30 carcasses left to rot
DOZENS of horse and farming animal corpses have been dumped illegally and left to rot in the Limavady Borough over the course of the past three years, the Environment Minister Alex Attwood has confirmed.
In a series of separate incidents dating back to 2010, the carcasses of agricultural and equestrian animals were dumped illegally on a shocking 23 occasions, with a total of 30 corpses illegally left to rot.
A council chief in Limavady tasked with looking after the environment has warned that the rotting carcasses could spread disease or poison water supplies. Noel Crawford, Director of Environmental Services at Limavady Borough Council, explained why it was so important animal carcasses are disposed of properly: “Carcasses need to be disposed of properly for a number of reasons. Firstly there is the risk of disease if they are just dumped because other animals- foxes, dogs, birds etc can scavenge on the carcass and this can spread disease.
He added: “Also there are the synthetic effects, obviously it would be very unsightly if there were rotting carcasses littering the land plus the odour that would come from them would be horrendous. In addition, if the carcass was dumped near a river there would be the risk of water pollution.”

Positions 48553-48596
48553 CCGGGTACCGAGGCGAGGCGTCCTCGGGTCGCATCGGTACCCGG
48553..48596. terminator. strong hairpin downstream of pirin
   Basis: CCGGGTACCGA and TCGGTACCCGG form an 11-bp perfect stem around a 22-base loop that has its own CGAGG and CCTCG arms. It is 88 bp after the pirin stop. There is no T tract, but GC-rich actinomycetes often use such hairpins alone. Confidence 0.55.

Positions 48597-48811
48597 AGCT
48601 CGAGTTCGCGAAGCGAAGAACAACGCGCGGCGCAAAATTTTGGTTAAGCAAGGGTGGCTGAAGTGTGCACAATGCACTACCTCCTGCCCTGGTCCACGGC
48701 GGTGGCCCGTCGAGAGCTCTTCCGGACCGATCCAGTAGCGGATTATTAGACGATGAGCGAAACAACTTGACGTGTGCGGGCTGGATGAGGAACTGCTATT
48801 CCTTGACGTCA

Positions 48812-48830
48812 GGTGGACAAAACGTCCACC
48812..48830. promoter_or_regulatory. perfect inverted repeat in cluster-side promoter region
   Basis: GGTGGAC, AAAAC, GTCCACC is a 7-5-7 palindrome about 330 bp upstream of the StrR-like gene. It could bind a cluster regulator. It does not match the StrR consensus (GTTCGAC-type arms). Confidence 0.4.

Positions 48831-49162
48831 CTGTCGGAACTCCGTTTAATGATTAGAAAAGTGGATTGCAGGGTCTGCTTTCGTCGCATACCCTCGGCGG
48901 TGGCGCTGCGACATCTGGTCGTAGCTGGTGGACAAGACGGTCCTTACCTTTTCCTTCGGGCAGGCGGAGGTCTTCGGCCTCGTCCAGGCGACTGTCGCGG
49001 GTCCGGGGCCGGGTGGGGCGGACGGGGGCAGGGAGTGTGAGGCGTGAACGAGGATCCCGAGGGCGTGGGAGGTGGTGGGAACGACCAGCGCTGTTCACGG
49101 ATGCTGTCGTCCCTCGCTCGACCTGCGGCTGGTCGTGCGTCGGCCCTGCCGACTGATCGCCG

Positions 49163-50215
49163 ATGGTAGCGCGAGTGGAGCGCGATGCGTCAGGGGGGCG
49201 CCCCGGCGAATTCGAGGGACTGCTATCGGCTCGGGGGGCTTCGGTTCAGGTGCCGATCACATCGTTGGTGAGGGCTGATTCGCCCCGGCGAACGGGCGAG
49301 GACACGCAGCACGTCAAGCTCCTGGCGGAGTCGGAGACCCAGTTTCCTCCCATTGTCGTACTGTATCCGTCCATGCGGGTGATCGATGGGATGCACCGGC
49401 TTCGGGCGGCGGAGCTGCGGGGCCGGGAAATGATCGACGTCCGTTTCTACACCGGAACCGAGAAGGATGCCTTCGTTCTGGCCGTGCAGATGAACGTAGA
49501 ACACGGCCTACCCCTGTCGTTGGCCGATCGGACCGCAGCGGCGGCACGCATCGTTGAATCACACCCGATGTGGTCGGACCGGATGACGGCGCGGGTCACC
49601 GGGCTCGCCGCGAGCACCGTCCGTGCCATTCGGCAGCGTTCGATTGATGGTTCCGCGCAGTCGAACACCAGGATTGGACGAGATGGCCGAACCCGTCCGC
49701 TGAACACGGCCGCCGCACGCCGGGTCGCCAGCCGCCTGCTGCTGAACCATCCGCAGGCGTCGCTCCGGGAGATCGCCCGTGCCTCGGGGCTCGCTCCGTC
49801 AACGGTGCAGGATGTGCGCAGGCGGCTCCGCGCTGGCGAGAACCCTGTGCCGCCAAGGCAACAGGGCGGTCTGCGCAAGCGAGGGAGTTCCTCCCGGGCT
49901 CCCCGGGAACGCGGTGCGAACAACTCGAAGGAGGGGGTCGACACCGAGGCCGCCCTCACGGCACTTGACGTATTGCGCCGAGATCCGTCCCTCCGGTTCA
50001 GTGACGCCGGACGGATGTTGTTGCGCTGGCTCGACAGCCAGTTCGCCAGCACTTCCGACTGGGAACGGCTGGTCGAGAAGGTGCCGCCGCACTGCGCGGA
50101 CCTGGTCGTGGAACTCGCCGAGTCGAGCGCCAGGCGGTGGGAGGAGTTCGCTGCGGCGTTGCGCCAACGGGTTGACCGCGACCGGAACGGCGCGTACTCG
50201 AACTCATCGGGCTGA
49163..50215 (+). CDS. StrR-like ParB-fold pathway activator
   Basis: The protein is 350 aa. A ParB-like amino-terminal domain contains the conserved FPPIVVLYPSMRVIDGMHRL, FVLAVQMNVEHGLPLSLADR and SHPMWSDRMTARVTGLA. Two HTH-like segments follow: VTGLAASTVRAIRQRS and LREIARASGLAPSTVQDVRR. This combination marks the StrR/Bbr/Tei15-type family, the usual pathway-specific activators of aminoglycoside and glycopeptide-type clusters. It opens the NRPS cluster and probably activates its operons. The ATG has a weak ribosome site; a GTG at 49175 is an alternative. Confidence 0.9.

The Environment Minister at Stormont, SDLP MLA Alex Attwood, had been asked to detail “how many cases of illegal dumping of agricultural and equestrian animal corpses have been reported and dealt with in each council area in each of the last three years, and how many individual carcasses were dumped”, by DUP MLA Lord Morrow.
The Minister replied in writing, providing a table containing a breakdown of the number of horse and farm animal corpses had been dumped illegally. In Limavady in 2010 four separate incidents were reported to council, with a total of six corpses dumped illegally. The following year there were 10 separate incidents reported and dealt with by the council and 13 corpses left to rot. This year there have been nine separate incidents to date and 11 horse and farm animal corpses illegally left to rot.
Limavady Borough Council has been forced to deal with the rotting carcasses of 30 horses or farm animals in the past three years.
Dr Frank O’Neill, a former environmental officer in the nearby Derry City Council, stated that the problem with disposal of animal carcasses may have arisen in recent years. He said: “It was in the 1990s, I believe, where the common practice was to allow farmers to dispose of them. It was later decided that environmental services would take over and dispose of the animals so as to prevent disease. There are a lot of contaminants.
“More recently, the cost was considered too high, and it was decided that councils would dispose of the animal carcasses for a fee, Since that time, it would appear that more farmers have decided that for short-term gain they will dispose of the animals themselves. It has gone backwards.”
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